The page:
- Medicine contact hours (lecture and practicals, including foundations and phase 2) is 24 hours.
- Science contact hours: Lectures 20, Practicals 48.
The changing technology environment we have experienced in the last 50 years, and more recently in the last 20 "internet years".
- 1961 - Microfiche - miniaturise data, images and text.
- 1962 - Slide carousel projector - transport and display content easily.
- 1960s - Overhead projectors - prepared and flexible in-class.
- 1977 - Apple computers.
- 1981 - IBM computers.
- 1982 - Microsoft MS-DOS.
- 1990 - Powerpoint - electronic slides.
- 1991 - Quicktime - multimedia platform for images and animations.
- 1993 - Mosaic first web browser.
- 1994 - Netscape Navigator web browser.
- 1995 - Internet Explorer web browser.
- 1996 - Flash - multimedia platform for images and animations.
- 1998 - Google internet search.
- 1998 - Blackboard course management system.
- 2001 - Wikipedia online encyclopaedia running on Mediawiki.
- 2002 - Moodle course management system.
- 2004 - Facebook social networking service.
- 2006 - Twitter microblogging service.
- 2010 - iBooks e-book application for iPads.
- 2012 - ??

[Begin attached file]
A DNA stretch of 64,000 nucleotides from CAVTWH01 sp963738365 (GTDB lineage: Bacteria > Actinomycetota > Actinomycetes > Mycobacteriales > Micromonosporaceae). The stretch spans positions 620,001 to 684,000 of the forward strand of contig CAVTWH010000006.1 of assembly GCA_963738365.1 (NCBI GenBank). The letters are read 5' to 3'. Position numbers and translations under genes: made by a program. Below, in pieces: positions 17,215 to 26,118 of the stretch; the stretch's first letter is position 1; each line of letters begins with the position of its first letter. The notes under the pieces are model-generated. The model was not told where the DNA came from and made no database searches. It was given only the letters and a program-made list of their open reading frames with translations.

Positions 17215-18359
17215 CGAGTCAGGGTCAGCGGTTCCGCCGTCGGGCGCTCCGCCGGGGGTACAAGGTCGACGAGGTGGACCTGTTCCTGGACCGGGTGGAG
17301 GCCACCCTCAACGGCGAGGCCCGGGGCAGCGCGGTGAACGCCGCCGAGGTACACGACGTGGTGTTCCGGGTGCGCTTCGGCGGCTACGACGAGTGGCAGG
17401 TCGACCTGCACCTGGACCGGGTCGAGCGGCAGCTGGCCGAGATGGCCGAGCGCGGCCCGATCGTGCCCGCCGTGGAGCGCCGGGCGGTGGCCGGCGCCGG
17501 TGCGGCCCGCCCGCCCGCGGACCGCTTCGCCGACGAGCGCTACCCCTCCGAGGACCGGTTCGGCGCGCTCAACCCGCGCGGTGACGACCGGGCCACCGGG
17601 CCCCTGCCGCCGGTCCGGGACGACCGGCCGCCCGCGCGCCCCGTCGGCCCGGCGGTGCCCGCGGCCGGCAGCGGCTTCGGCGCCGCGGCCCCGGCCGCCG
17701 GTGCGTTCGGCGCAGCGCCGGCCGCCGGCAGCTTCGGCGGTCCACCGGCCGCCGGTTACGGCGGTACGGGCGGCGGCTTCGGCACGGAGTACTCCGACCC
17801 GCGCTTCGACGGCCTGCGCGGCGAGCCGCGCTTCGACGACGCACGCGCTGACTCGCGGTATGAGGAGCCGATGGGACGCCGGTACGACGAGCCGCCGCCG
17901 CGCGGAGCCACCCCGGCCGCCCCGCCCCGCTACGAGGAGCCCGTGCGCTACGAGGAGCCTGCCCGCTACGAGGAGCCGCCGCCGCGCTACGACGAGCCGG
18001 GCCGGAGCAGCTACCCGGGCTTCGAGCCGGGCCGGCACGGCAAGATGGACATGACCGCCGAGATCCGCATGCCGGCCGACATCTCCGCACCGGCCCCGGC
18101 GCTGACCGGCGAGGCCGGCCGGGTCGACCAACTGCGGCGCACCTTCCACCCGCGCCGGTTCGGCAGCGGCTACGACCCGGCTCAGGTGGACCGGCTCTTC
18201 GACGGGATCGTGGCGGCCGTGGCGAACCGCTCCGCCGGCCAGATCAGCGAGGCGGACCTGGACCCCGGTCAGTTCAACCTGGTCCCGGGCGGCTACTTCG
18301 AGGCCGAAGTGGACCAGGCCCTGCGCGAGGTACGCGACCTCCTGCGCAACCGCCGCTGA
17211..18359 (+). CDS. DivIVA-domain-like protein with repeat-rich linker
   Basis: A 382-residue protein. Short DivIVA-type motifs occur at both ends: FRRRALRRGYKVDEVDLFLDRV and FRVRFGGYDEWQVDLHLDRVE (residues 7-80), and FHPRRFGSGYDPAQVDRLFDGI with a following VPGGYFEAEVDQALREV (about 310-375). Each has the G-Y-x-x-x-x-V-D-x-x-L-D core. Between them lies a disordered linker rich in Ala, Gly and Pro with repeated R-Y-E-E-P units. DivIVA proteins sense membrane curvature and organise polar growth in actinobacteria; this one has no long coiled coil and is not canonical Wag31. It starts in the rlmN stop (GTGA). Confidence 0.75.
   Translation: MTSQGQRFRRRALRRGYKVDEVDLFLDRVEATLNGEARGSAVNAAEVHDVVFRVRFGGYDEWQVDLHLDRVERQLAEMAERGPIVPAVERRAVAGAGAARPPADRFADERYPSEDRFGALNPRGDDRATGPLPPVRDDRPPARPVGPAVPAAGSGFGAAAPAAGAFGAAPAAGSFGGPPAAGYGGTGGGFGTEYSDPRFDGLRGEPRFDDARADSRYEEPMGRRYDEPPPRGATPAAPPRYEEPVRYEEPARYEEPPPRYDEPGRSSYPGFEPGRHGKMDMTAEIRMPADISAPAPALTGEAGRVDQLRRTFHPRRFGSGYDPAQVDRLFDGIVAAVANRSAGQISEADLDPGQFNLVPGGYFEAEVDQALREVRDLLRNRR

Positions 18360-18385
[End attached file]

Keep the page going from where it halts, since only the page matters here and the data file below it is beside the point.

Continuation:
|Old Med program
||New Med program
- Year 2 semester long
- 2 lectures/1 practical/week
- Current science program similar structure
- Embryo histology
- models, posters
- Placenta specimen
- Foundations, Phase 1, 2, 3
- BGDA, BGDB, BGD2
- Vertical integration
- Content integration
- Online materials
- Models, specimens
|Old Med Program
- Embryo histology
- Sections from week 5, 8 and 10
- mid-embryonic, end embryonic, early fetal
- taught “micro-anatomy”
- Early development, week 5, heart
- Commercial and in-house
Embryo sections (before the computer)
New Med Program
Medicine large computer lab
Medicine practicals computer use (Jun 2012)
Medicine page accesses (Dec 2012)
- Content - Introduction to human development
- First year
- Overview of timeline
- Identify first trimester events
- Critical periods of development
Beginnings, Growth and Development Cycle A (BGDA)
- Content - timeline
- Fertilization to week 3
- Week 3 to 8
- Fetal development
- Dynamics of development
Beginnings, Growth and Development Cycle B (BGDB)
- Content - Selective systems
- Gastrointestinal tract
- Head and sensory (hearing)
- Vertically integrated
- Gross anatomy - Adult systems
- Histology - Selected tissue structure
2012 BGD Phase 2 (BGD2)
- Content - Applied Embryology and Teratology
- Clinical stage
- Apply basic embryology to clinical setting
- Using Australian statistical data
- Assisted reproductive technology data
- Pre-term birth
- Applied teratology
- Critical periods of development
- Placenta and renal function
- Drug categories
Tutorial - Applied Embryology and Teratology